I don’t like applying filter effects, or for that matter any effects, to the image when I’m taking a shot or, more usually for me, shots in multiple exposure-bracketed HDR. With this in mind and the fact that I don’t very often want to remove reflections and I enjoy post processing my images and I can change saturation and other parameters, selectively if I choose, as it pleases me, enter stage right DXO Photolab and/or NIK Viveza 🙂 , I don’t carry a polarising filter. As for other filters like graduated filters etc. I can also do this, if I wish, in post processing. Unlike Olympus’ Art filters, colour creator, colour and black and white modes which I could apply to just the JPEG when shooting both JPEG and RAW and discard if I wish, lens filters will effect everything and, if I don’t like the filter effect later, it’s too late as I’m stuck with it or, at the very best, it’d take extra time removing it, if indeed, depending on the effect, that’s possible
The only filter I have with me nowadays, and it doesn’t get very frequent use, at least for most lighting conditions in this country, is my variable ND filter. I think that this type of filter is, by far, the most useful for me. I use it to reduce the light entering the lens and thus reduce the shutter speed when required and still enable me to set my preferred choice of aperture.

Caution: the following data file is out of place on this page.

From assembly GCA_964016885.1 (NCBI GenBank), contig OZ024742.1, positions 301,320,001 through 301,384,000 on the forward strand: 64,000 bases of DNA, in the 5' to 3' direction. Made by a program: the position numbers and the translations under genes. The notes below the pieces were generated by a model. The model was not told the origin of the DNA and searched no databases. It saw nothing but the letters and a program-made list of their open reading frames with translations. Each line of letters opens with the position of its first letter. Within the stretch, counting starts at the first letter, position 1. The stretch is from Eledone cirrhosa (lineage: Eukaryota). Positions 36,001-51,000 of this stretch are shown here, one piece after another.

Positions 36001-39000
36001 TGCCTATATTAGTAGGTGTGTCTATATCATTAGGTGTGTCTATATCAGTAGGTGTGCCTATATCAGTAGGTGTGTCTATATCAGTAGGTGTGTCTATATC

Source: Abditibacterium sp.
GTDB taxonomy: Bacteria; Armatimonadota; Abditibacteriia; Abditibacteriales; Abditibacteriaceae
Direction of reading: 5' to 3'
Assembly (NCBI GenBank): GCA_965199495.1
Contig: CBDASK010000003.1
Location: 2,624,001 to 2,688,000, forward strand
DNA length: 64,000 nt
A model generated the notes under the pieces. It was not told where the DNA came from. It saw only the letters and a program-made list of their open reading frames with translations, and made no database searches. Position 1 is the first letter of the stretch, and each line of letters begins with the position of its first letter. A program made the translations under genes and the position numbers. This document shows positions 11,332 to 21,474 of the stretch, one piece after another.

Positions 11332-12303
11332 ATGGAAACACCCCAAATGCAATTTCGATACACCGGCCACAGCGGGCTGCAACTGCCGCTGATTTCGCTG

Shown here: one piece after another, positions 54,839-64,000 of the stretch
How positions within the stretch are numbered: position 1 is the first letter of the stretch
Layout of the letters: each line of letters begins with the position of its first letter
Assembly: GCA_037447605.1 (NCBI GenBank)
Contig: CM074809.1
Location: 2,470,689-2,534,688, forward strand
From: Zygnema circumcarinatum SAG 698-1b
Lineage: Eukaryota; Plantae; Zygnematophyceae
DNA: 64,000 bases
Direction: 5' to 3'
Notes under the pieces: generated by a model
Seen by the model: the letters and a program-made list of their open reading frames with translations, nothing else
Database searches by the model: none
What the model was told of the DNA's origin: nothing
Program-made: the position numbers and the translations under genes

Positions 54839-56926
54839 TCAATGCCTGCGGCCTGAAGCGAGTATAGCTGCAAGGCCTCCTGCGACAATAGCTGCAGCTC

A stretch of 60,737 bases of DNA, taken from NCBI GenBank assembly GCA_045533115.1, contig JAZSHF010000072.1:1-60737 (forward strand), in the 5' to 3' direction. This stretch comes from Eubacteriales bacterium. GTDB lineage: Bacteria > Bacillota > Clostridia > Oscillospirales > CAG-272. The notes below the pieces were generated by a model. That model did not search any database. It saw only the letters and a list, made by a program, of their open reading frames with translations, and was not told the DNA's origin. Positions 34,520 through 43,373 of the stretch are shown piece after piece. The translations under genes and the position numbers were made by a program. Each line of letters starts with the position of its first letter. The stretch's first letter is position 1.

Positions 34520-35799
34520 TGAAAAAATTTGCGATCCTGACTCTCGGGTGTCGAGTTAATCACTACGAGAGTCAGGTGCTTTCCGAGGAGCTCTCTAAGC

A while back I was shooting down on the banks of the River Wey on a bitter cold early morning straight into VERY bright sunlight and even stopping right down to f/22, which was something I didn’t want to do anyway, didn’t bring the shutter speed down enough for a correctly exposed single frame exposure let alone multi-frame HDR exposures and my ISO was already set to the lowest. This is one case where this type of filter is so useful as it allowed me to get shots that I otherwise couldn’t have got.
My PEN-F using electronic shutter has a fastest shutter speed of 1/16000 sec. which is usually more than fast enough but when I’m exposing +2 and +4 stops in such bright light as was the case here with my OM-D E-M1 mk 1 with its 1/8000 sec. fastest mechanical shutter speed, then it just wouldn’t have worked out without an ND filter to bring the exposure down within limits whilst allowing me to still shoot at my preferred aperture.
This doesn’t happen that often which is why the filter only gets occasional usage but it’s good enough reason to have it with me, especially if I’m visiting a hot country. I prefer the variable type as it doesn’t require changing or stacking multiple fixed ND filters and is thus quicker to fit and remove. The one that I have has a larger front filter diameter which prevents vignetting.